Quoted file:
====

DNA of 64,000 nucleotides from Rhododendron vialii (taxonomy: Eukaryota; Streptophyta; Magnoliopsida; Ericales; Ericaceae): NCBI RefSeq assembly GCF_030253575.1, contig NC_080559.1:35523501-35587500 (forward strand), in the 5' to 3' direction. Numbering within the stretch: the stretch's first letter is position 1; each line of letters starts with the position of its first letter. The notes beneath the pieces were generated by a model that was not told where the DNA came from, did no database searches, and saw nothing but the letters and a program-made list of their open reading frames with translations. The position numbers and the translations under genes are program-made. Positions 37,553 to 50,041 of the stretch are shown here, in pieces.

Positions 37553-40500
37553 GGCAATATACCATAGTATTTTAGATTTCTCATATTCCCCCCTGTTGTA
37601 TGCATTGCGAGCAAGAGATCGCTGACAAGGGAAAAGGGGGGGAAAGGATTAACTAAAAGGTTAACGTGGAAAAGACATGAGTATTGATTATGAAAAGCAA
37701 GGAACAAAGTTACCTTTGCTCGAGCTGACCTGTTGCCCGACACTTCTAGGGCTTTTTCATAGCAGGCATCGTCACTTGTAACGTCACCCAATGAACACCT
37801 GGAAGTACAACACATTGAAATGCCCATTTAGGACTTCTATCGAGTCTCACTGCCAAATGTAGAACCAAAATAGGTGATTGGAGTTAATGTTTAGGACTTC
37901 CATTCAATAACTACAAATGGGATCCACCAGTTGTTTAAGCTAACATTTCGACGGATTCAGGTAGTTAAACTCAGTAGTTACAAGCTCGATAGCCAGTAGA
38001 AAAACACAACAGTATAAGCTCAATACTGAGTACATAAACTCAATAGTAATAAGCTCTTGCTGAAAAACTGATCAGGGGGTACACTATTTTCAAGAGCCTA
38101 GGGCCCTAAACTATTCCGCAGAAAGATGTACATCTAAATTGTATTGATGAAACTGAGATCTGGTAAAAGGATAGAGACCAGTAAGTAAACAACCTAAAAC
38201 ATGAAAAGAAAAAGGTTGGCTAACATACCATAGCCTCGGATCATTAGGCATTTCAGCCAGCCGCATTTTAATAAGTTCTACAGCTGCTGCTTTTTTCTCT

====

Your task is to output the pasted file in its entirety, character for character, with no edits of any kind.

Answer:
DNA of 64,000 nucleotides from Rhododendron vialii (taxonomy: Eukaryota; Streptophyta; Magnoliopsida; Ericales; Ericaceae): NCBI RefSeq assembly GCF_030253575.1, contig NC_080559.1:35523501-35587500 (forward strand), in the 5' to 3' direction. Numbering within the stretch: the stretch's first letter is position 1; each line of letters starts with the position of its first letter. The notes beneath the pieces were generated by a model that was not told where the DNA came from, did no database searches, and saw nothing but the letters and a program-made list of their open reading frames with translations. The position numbers and the translations under genes are program-made. Positions 37,553 to 50,041 of the stretch are shown here, in pieces.

Positions 37553-40500
37553 GGCAATATACCATAGTATTTTAGATTTCTCATATTCCCCCCTGTTGTA
37601 TGCATTGCGAGCAAGAGATCGCTGACAAGGGAAAAGGGGGGGAAAGGATTAACTAAAAGGTTAACGTGGAAAAGACATGAGTATTGATTATGAAAAGCAA
37701 GGAACAAAGTTACCTTTGCTCGAGCTGACCTGTTGCCCGACACTTCTAGGGCTTTTTCATAGCAGGCATCGTCACTTGTAACGTCACCCAATGAACACCT
37801 GGAAGTACAACACATTGAAATGCCCATTTAGGACTTCTATCGAGTCTCACTGCCAAATGTAGAACCAAAATAGGTGATTGGAGTTAATGTTTAGGACTTC
37901 CATTCAATAACTACAAATGGGATCCACCAGTTGTTTAAGCTAACATTTCGACGGATTCAGGTAGTTAAACTCAGTAGTTACAAGCTCGATAGCCAGTAGA
38001 AAAACACAACAGTATAAGCTCAATACTGAGTACATAAACTCAATAGTAATAAGCTCTTGCTGAAAAACTGATCAGGGGGTACACTATTTTCAAGAGCCTA
38101 GGGCCCTAAACTATTCCGCAGAAAGATGTACATCTAAATTGTATTGATGAAACTGAGATCTGGTAAAAGGATAGAGACCAGTAAGTAAACAACCTAAAAC
38201 ATGAAAAGAAAAAGGTTGGCTAACATACCATAGCCTCGGATCATTAGGCATTTCAGCCAGCCGCATTTTAATAAGTTCTACAGCTGCTGCTTTTTTCTCT